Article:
Mercury, asbestos cited in field house rehab

Posted April 26, 2010, at 11:03 p.m.

ORONO, Maine — The momentum for rehabbing the old field house at the University of Maine has been building for many years, according to Elaine Clark, executive director for facilities, real estate and planning at UMaine. Chief among her concerns are health and safety factors associated with the old building she said Monday.

For one thing, she said, the field house needs serious updates to comply with the requirements of the Americans With Disabilities Act of 1990. Handicapped-accessible bathrooms, automatic doors, new elevators and better signage are among the improvements needed, she said.

Additionally, the building contains significant amounts of asbestos, which was commonly used years ago in pipe insulation and in the mastic used to attach flooring tiles to the sub-floor. Exposure to asbestos fibers is associated with respiratory illnesses, including an especially deadly form of lung cancer known as mesothelioma and a chronic condition known as asbestosis.

The asbestos that remains at the UMaine field house is securely covered and poses no health risk until it is disturbed during renovation projects, when it is removed anyway, Clark said. The large-scale update of the field house is the perfect opportunity to get rid of the building’s asbestos altogether, Clark said.

But chief among the problems at the field house, Clark said, is the presence of small amounts of mercury vapor. The vapor is being emitted by rubberized flooring installed throughout the original field house in 1972 on both the circular track that rings the perimeter of the facility and on the playing surfaces within its boundaries.

Exposure to mercury, a heavy metal, is associated with neurological damage, especially in children and young adults.

Resilient polyurethane flooring installed in many sports facilities between 1960 and 1980 contains mercury salts, added to catalyze a chemical reaction that hardens the poured floors and increases durability, according to a report published in 2006 by the U.S. Department of Health and Human Services. The report says that although the amount of mercury vapor emitted by these floors is typically low, it increases with use and may affect the health of people who are routinely exposed.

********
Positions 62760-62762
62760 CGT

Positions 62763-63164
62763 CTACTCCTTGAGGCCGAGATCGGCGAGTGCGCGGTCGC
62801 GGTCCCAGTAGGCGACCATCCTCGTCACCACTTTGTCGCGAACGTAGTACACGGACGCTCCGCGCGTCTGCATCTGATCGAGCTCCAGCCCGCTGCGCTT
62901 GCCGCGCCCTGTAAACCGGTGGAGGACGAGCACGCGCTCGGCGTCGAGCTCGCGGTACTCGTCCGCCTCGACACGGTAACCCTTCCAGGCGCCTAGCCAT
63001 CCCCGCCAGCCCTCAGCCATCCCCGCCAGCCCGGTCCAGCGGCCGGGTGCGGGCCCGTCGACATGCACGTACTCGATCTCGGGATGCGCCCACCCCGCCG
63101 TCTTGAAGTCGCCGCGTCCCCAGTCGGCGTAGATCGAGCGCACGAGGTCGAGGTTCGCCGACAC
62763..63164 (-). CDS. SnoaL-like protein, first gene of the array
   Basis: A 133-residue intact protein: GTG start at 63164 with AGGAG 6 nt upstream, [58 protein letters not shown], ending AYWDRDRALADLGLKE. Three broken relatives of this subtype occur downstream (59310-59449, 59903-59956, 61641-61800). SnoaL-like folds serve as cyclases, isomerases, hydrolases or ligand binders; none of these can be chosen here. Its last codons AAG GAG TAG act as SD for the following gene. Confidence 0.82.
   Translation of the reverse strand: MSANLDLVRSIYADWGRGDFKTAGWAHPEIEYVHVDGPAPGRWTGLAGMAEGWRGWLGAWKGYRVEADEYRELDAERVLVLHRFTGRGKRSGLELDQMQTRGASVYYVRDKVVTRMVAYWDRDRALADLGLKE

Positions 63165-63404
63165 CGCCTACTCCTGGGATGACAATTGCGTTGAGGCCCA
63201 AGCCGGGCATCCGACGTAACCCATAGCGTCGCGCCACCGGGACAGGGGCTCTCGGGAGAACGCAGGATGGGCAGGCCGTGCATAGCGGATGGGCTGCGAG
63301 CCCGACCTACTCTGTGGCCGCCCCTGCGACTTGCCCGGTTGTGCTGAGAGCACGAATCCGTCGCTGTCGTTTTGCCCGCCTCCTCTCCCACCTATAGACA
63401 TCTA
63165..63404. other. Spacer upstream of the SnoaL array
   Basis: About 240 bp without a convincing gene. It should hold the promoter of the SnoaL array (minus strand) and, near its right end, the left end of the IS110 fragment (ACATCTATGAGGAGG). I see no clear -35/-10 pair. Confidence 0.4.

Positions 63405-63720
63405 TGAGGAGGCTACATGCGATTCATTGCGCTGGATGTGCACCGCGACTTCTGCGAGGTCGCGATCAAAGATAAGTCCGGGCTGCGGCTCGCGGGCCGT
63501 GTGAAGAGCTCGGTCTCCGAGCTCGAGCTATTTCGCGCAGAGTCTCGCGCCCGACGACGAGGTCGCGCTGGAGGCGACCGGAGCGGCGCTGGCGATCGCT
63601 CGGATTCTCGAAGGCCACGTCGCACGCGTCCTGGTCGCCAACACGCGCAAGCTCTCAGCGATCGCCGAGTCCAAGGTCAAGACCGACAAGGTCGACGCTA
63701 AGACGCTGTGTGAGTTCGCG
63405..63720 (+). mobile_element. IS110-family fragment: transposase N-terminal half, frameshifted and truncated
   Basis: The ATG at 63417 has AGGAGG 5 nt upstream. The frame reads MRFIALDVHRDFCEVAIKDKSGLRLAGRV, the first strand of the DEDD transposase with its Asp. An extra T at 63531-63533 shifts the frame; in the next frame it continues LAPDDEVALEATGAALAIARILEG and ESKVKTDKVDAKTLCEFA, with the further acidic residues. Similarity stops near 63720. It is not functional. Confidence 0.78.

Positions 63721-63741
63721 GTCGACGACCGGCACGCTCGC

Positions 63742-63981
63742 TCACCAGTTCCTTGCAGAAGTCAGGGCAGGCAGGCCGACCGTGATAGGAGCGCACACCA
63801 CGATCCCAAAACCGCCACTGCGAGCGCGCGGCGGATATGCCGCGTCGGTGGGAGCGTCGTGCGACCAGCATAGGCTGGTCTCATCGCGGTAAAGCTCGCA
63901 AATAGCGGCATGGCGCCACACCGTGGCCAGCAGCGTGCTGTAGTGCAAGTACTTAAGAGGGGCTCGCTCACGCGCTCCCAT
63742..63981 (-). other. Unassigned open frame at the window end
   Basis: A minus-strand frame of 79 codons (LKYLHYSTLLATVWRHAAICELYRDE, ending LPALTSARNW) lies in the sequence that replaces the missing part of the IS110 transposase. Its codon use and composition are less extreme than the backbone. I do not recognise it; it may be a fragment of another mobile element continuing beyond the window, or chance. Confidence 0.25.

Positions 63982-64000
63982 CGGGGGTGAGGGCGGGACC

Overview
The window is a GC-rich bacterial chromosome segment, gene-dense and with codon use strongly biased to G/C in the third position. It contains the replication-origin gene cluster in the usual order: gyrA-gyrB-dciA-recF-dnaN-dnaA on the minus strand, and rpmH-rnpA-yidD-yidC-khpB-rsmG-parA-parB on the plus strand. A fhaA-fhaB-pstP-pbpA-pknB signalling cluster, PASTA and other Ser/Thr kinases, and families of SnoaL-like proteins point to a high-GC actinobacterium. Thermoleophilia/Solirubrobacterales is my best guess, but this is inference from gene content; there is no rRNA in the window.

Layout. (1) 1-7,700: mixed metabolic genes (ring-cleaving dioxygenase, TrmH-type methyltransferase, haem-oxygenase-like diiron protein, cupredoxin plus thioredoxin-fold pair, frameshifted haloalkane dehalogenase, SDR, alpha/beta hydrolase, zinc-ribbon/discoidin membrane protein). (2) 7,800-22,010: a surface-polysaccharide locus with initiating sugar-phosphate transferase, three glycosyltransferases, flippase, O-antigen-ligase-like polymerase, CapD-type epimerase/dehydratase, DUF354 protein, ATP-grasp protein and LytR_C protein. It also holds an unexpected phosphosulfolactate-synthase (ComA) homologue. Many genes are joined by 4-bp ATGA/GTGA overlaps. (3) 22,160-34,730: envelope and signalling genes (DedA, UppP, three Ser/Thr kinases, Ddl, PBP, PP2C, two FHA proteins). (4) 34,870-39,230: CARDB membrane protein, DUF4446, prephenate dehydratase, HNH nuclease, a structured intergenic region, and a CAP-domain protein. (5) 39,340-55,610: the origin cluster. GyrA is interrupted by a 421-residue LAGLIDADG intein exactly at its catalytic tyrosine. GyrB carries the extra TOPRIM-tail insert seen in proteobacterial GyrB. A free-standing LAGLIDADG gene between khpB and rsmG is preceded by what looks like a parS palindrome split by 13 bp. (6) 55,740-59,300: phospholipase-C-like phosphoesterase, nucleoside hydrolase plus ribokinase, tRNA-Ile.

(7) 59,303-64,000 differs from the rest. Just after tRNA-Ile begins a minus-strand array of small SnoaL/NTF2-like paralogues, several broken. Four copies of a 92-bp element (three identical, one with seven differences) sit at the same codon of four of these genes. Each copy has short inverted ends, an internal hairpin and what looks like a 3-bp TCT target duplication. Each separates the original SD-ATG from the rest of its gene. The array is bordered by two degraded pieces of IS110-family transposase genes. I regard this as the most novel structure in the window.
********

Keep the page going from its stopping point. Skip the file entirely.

Samples of air at “breathing level” inside the field house last December found mercury at 0.20 micrograms per cubic liter of air at one end of the building and 0.16 mcg per cubic meter at the other. These measures are below state and national safety thresholds.

Both the federal Environmental Protection Agency and the Maine Department of Environmental Protection say it is safe for adults to spend 24 hours a day, seven days a week breathing air with up to 0.30 mcg per cubic meter of air. Higher levels are safe for shorter periods of time, according to groups such as the National Institute for Occupational Safety and Health, which says it is safe to spend the equivalent of eight hours of a 40-hour workweek breathing air that contains up to 50 mcg per cubic liter.

Clark said mercury vapor at the levels found in the UMaine field house poses little threat to the health of students, staff or the tens of thousands of others who pass through the area each year to attend events such as high school track meets, craft fairs and the Eastern Maine Sportsman’s Show.

Nonetheless, she said, removing and replacing the track and flooring is a priority measure that likely will begin this summer. The overall renovation of the field house, she estimated, could take until the end of 2012 to complete.

For toxicologist Deborah Rice, an expert on mercury with the Maine Center for Disease Control and Prevention, the mercury vapor at the field house is a significant issue, even at relatively low levels. For young adults, including many college students, she noted, exposure to mercury can permanently impair the ability to think and solve problems, decrease memory and alter sensory perception. For younger children, and for young women of childbearing age, the risks are greater, she said.

“These are not high levels,” Rice said of the UMaine test results. “Certainly the school should mitigate it, but this is not a case of students’ health being put at risk as a result of being in the building.”

A large percentage of the funding for the field house renovation will be provided by a $7 million university bond issue with $850,000 in state debt service funding approved each year for 10 years beginning with the 2012 biennial budget.

The provision was included in the supplemental budget approved earlier this spring by the Legislature.

Rep. Emily Cain, D-Orono, House chairwoman of the Legislature’s Appropriations Committee, which endorsed the future funding provision, said Monday that virtually every lawmaker on the committee had attended functions at the venerable field house, and all were united in their agreement that it was “a walking disaster area” in need of major updating.

Similar capital improvements to ensure the health and safety of Maine people exist at college campuses across the state, she said, but the UMaine project captured broad support, even during a time of financial difficulty for the state budget.

“It was understood that this is a project with statewide significance,” she said. “It is not a question of is this is the right time or not, because the need is ongoing.”

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